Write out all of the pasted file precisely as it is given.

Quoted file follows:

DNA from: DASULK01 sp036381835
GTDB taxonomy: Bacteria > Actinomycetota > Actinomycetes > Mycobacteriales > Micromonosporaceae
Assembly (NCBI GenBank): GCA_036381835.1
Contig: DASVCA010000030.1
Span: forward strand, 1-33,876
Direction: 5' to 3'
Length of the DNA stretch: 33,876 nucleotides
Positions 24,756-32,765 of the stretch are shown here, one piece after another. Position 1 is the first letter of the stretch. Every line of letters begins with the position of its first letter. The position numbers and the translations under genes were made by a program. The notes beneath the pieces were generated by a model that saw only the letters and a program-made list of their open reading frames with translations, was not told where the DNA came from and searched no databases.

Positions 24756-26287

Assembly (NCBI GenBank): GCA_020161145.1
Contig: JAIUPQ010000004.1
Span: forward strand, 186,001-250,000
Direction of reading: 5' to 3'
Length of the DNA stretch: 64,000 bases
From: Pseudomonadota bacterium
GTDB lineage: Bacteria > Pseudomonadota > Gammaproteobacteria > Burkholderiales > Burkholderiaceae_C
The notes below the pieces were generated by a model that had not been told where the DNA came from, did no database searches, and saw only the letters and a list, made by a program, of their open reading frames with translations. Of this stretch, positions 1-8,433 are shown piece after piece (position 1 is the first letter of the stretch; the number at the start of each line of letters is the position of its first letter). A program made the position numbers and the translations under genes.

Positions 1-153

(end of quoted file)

DNA from: DASULK01 sp036381835
GTDB taxonomy: Bacteria > Actinomycetota > Actinomycetes > Mycobacteriales > Micromonosporaceae
Assembly (NCBI GenBank): GCA_036381835.1
Contig: DASVCA010000030.1
Span: forward strand, 1-33,876
Direction: 5' to 3'
Length of the DNA stretch: 33,876 nucleotides
Positions 24,756-32,765 of the stretch are shown here, one piece after another. Position 1 is the first letter of the stretch. Every line of letters begins with the position of its first letter. The position numbers and the translations under genes were made by a program. The notes beneath the pieces were generated by a model that saw only the letters and a program-made list of their open reading frames with translations, was not told where the DNA came from and searched no databases.

Positions 24756-26287

Assembly (NCBI GenBank): GCA_020161145.1
Contig: JAIUPQ010000004.1
Span: forward strand, 186,001-250,000
Direction of reading: 5' to 3'
Length of the DNA stretch: 64,000 bases
From: Pseudomonadota bacterium
GTDB lineage: Bacteria > Pseudomonadota > Gammaproteobacteria > Burkholderiales > Burkholderiaceae_C
The notes below the pieces were generated by a model that had not been told where the DNA came from, did no database searches, and saw only the letters and a list, made by a program, of their open reading frames with translations. Of this stretch, positions 1-8,433 are shown piece after piece (position 1 is the first letter of the stretch; the number at the start of each line of letters is the position of its first letter). A program made the position numbers and the translations under genes.

Positions 1-153